Stainless steel can be difficult to weld because it tends to hold its heat longer than other metals, which can cause the surrounding material to melt or burn. To prevent this from happening, add some filler metal to the joint; this will reduce the heat exposure of the main body of the pipe or bar. Also, try to angle the hot metal away from sensitive areas like underneath appliances or inside walls. Finally, wear protective clothing and equipment when welding stainless steel.
Stainless steel is available in over 100 different grades with varying amounts of nickel and chromium. The two most common types are 304 and 316. 304 is less expensive but less resistant to corrosion than 316.
Welding is used to create several items of stainless steel equipment. In general, nickel austenitic alloys are superior for welding than other alloys, with Types 304 and 316 being the most often produced stainless steels worldwide. Nickel-based alloys can be hardened by heat treatment or precipitation hardening. The most common heat treatments are hardness increases due to a combination of carbon and nitrogen (forging and cutting tools) or chromium (wear resistance for machinery components). Precipitation hardening occurs when particles of carbides or nitrides form during cooling after welding.
Stainless steel is a generic name given to iron-chromium alloys that are resistant to corrosion by acids or bases. Stainless steels contain at least 10.5% chromium by weight. The two main types are type 410 and type 430. Type 410 has minimum contents of aluminum and silicon while type 430 has less silicon. Both types retain their toughness and ductility at high temperatures. Type 304 is an alloy similar to type 410 but with smaller amounts of aluminum and silicon. It can be used for cooking utensils because it is not as brittle as type 410 or 430 stainless steels.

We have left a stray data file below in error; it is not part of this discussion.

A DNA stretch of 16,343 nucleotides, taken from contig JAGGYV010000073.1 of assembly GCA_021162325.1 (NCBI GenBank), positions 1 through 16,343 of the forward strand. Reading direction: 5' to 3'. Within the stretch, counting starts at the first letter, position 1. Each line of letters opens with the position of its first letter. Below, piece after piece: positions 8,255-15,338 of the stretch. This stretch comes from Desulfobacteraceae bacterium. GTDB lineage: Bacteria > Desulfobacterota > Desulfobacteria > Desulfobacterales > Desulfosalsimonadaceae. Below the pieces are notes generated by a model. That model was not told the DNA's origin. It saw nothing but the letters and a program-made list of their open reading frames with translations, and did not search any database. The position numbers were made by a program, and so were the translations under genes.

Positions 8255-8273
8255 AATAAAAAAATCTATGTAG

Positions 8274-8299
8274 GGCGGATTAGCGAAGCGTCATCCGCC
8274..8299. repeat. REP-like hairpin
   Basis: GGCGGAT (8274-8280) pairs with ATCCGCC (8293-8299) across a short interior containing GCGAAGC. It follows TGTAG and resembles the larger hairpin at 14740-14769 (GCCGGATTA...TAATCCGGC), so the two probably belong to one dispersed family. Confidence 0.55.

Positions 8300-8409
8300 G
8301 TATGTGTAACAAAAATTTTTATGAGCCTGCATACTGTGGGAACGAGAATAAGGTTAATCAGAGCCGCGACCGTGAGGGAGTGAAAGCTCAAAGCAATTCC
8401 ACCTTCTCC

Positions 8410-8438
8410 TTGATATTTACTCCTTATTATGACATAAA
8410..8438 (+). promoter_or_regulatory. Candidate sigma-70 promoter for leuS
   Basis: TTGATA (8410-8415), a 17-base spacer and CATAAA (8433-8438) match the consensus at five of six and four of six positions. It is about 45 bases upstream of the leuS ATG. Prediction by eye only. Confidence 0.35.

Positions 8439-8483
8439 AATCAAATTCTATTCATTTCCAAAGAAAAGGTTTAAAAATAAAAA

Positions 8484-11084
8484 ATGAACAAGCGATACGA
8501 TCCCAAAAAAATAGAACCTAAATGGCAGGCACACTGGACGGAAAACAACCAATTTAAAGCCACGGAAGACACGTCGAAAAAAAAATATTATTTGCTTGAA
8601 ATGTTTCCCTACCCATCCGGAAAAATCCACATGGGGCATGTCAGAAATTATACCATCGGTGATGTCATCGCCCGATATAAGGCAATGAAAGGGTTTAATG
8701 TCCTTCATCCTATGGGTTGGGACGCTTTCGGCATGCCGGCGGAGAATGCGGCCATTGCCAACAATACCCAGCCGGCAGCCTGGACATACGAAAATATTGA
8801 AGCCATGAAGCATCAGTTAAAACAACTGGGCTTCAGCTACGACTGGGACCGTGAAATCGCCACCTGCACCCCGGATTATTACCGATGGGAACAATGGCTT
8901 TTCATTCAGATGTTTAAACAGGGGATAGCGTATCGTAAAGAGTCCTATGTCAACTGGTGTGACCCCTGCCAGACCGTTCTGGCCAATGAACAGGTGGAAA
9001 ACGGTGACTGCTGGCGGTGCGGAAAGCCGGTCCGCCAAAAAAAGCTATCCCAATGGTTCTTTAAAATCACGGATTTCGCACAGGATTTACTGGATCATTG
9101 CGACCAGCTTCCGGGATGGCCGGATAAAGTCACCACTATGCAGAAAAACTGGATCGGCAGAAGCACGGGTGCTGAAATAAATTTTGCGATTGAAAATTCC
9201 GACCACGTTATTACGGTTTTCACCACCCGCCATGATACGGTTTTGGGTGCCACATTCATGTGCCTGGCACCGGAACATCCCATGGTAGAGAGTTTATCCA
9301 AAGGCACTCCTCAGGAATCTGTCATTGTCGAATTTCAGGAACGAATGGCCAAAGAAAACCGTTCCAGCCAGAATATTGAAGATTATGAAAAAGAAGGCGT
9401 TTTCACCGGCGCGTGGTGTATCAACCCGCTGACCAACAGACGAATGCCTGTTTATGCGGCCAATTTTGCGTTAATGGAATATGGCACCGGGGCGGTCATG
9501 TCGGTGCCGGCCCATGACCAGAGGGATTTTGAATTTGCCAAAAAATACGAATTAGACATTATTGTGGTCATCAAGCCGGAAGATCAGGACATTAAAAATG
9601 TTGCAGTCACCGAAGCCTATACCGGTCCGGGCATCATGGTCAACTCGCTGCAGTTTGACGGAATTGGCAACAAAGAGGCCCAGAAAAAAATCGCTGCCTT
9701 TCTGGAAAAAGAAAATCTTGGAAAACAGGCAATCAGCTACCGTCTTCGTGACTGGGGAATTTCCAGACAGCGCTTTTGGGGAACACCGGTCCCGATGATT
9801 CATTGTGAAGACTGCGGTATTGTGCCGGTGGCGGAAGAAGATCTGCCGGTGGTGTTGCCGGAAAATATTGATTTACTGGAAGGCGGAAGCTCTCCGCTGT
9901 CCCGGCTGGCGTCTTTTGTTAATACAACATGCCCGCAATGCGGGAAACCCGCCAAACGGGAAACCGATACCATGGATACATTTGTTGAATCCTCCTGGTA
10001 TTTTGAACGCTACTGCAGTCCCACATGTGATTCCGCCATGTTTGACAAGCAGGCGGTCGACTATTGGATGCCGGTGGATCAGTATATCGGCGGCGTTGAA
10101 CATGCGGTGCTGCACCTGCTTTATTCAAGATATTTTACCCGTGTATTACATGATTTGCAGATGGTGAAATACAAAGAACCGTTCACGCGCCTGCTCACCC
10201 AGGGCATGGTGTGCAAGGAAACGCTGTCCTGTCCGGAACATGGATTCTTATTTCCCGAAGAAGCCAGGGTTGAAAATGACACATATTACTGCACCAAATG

Type 348 is an alloy similar to type 304 but with larger amounts of aluminum and silicon. This type of stainless steel is more resistant to corrosion than type 304 but is also more brittle.
MIG welding is the most often used method for welding carbon steel. Steel is composed mostly of iron and carbon, with trace quantities of other metals such as manganese, chromium, silicon, vanadium, and nickel. Low carbon steel is exceptionally easy to weld since it contains just 0.3 percent carbon. Medium carbon steel has between 1 and 3 percent carbon, while high-carbon steel has over 4 percent.
Carbon steels can also be welded by TIG (tungsten inert gas) or laser welding. These methods are usually only used on thinner materials that low carbon steel. Carbon steels contain a large amount of carbon which makes them resistant to heat and corrosion. This means they can be welded without worrying about damaging the surface quality of the metal. However, they cannot be melted by ordinary heating sources so special equipment is required for this type of welding.
Because of its excellent strength-to-weight ratio, low cost, and ease of fabrication, carbon steel is the most commonly used material in industrial applications. It can be used alone or in combination with other materials such as stainless steel, aluminum, and other carbon alloys.
Carbon steels contain between 0.3 and 1.5 percent carbon. The lower number is called low-carbon steel and is used for making tools and weapons while high-carbon steel is harder to work with but more resistant to corrosion and heat.